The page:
Every year, the day November 25 comes as a grim reminder that we have a long way to go for achieving gender parity. There are still many countries in the world where women cannot fully exercise the right to shape their own destiny. Violence against women is another detestable vestige of the mostly patriarchal societies inherited by our generation.

    It may seem that we have come a long way since the Dark Ages, but there are still some countries in the world that have made little progress in according equal rights to women and men. There is even a country where misogyny is the order of the day and where women have no legal rights.

    It may come as a shock to many, but Iran continues to run in this way. The Iranian regime may keep up pretences in public on issues related to women’s rights, but in practice women remain second class citizens in that country.

    Subhuman treatment of women

    It is not difficult to prove that Iranian theocrats are opposed to the idea of gender equality. Iran’s Supreme Leader Ali Khamenei has been quoted as saying: “Gender equality is ‘Zionist plot’ aimed at corrupting the role of women in society.” In Iran’s version of religious law, women are considered property.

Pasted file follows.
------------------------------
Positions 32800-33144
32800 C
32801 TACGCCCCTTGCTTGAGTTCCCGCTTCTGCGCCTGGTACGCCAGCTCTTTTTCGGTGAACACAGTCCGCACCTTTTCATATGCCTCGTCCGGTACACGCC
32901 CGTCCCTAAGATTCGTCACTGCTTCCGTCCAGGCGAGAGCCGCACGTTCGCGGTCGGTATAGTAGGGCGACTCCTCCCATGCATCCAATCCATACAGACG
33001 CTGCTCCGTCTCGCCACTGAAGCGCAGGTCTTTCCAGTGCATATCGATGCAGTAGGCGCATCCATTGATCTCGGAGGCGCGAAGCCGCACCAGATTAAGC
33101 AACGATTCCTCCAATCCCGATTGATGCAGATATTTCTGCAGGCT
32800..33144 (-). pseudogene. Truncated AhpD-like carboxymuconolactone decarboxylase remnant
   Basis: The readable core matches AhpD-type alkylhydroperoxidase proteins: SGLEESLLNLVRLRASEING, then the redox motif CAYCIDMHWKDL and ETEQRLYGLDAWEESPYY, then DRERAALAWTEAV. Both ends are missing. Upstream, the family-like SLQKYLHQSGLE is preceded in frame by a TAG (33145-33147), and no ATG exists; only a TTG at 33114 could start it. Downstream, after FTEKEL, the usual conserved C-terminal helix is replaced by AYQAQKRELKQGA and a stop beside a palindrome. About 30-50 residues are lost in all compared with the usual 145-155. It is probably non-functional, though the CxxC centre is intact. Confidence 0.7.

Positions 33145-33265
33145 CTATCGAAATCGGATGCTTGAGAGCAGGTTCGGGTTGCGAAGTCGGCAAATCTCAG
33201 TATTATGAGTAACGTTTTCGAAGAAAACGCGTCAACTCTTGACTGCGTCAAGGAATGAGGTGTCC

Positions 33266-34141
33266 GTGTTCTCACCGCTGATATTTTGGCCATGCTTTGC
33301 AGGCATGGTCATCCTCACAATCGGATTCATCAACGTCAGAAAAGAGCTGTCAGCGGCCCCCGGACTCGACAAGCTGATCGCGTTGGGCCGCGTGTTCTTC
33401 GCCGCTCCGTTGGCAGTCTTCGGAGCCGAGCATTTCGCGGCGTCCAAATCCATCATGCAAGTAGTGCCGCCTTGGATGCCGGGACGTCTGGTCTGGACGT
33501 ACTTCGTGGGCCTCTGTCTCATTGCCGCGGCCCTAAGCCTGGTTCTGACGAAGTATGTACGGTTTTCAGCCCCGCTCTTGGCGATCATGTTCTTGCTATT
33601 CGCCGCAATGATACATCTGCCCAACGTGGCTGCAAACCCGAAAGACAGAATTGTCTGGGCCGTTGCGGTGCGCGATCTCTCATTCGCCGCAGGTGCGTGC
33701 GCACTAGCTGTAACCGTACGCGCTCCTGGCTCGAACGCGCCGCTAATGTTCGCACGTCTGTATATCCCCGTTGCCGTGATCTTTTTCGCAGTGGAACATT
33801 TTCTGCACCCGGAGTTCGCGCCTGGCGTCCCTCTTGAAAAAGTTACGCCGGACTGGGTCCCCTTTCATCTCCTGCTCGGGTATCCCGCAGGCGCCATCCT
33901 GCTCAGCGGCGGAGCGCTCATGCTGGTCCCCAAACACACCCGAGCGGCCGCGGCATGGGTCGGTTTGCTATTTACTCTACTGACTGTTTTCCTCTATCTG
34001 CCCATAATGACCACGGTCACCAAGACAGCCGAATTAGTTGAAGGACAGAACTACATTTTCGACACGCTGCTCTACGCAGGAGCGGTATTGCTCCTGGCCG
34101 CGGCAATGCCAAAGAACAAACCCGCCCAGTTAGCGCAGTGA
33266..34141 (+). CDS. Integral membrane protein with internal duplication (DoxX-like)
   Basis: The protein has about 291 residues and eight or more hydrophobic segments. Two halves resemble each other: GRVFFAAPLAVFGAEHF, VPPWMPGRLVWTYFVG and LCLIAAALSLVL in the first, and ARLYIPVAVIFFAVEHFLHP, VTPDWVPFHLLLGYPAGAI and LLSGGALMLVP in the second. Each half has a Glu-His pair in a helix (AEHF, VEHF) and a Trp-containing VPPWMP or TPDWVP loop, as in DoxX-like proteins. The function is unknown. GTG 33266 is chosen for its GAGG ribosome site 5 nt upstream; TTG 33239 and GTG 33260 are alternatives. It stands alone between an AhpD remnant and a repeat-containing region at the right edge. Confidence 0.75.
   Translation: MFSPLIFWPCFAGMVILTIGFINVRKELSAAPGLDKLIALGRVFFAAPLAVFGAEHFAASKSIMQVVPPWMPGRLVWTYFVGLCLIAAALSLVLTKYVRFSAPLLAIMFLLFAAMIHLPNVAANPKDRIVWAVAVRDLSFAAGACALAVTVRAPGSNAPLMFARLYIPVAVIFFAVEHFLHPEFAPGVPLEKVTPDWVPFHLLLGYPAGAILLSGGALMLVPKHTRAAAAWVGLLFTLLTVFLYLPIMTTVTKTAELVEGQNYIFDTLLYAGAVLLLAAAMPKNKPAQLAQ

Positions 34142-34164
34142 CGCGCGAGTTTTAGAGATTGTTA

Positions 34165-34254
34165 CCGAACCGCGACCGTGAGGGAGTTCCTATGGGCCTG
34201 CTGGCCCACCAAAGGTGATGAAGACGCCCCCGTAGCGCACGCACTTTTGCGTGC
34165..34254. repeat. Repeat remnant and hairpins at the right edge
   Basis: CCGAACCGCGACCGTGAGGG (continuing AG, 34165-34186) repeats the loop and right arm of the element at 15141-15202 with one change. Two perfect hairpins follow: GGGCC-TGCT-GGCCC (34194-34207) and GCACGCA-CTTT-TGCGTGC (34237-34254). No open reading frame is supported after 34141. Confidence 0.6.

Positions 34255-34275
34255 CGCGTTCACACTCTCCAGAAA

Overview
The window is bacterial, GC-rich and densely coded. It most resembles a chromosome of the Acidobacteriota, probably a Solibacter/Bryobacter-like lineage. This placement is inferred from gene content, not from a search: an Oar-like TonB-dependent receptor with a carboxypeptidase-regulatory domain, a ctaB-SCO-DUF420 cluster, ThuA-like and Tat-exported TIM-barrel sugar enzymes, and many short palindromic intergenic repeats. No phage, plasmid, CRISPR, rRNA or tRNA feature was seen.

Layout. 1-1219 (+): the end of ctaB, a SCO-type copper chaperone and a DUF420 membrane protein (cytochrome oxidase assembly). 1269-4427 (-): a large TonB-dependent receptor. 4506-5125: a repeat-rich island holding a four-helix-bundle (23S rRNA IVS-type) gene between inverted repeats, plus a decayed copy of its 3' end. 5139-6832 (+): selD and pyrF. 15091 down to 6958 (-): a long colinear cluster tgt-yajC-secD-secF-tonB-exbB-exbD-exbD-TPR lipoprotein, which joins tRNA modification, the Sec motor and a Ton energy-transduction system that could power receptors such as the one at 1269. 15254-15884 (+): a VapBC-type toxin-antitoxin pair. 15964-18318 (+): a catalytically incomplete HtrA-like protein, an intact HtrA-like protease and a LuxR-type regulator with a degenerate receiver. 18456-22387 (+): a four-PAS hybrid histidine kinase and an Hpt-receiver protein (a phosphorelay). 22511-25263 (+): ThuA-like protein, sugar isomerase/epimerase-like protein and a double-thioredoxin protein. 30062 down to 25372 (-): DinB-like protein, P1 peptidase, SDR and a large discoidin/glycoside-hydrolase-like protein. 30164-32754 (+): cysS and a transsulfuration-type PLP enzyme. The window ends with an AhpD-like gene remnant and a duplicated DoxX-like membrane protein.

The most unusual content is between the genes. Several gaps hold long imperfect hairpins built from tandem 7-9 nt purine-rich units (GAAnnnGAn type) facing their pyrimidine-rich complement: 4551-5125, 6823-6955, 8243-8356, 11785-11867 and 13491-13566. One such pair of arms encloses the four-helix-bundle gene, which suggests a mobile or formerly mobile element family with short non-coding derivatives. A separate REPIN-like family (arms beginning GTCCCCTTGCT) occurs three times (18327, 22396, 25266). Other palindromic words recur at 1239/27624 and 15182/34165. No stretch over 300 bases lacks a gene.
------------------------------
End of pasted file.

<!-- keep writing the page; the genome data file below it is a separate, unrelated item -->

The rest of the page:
Their inheritance is half of what men receive and women are not allowed to leave the country without their husband’s consent. They are also forced to observe a very strict dress code. There are several security measures in place in Iran to impose these laws. The most repressive one is the infamous ‘morality police’ that roams around cities arresting young women for not observing the dress code.

    There are gruesome videos on YouTube and other social media showing how women are treated in Iran for what they wear. In a recent incident, a 14-year-old girl was beaten and detained for wearing ripped jeans in Iran (one of many such cases of police brutality against women). After her arrest by Islamic Revolutionary Guard Coups (IRGC) unit, she said: “I still carry the bruises sustained from their beatings on my face … my ribs still hurt.”